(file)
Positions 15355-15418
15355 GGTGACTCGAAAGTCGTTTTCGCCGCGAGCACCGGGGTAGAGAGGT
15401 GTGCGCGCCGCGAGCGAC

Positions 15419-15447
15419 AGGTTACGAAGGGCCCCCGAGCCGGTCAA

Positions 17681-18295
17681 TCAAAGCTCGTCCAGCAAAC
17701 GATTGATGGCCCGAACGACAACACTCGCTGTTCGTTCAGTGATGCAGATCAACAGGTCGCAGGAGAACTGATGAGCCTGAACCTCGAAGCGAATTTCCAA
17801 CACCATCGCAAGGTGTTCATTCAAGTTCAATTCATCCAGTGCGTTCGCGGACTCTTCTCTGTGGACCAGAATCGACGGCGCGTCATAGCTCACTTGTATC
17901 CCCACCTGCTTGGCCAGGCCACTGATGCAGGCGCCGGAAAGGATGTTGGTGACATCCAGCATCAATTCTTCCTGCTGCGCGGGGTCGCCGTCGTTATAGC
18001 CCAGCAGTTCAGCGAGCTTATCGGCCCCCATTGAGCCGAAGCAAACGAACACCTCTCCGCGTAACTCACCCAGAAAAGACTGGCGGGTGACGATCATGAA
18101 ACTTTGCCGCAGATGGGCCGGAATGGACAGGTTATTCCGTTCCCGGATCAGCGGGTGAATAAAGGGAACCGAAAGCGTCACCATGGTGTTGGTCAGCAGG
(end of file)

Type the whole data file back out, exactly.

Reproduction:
Positions 15355-15418
15355 GGTGACTCGAAAGTCGTTTTCGCCGCGAGCACCGGGGTAGAGAGGT
15401 GTGCGCGCCGCGAGCGAC

Positions 15419-15447
15419 AGGTTACGAAGGGCCCCCGAGCCGGTCAA

Positions 17681-18295
17681 TCAAAGCTCGTCCAGCAAAC
17701 GATTGATGGCCCGAACGACAACACTCGCTGTTCGTTCAGTGATGCAGATCAACAGGTCGCAGGAGAACTGATGAGCCTGAACCTCGAAGCGAATTTCCAA
17801 CACCATCGCAAGGTGTTCATTCAAGTTCAATTCATCCAGTGCGTTCGCGGACTCTTCTCTGTGGACCAGAATCGACGGCGCGTCATAGCTCACTTGTATC
17901 CCCACCTGCTTGGCCAGGCCACTGATGCAGGCGCCGGAAAGGATGTTGGTGACATCCAGCATCAATTCTTCCTGCTGCGCGGGGTCGCCGTCGTTATAGC
18001 CCAGCAGTTCAGCGAGCTTATCGGCCCCCATTGAGCCGAAGCAAACGAACACCTCTCCGCGTAACTCACCCAGAAAAGACTGGCGGGTGACGATCATGAA
18101 ACTTTGCCGCAGATGGGCCGGAATGGACAGGTTATTCCGTTCCCGGATCAGCGGGTGAATAAAGGGAACCGAAAGCGTCACCATGGTGTTGGTCAGCAGG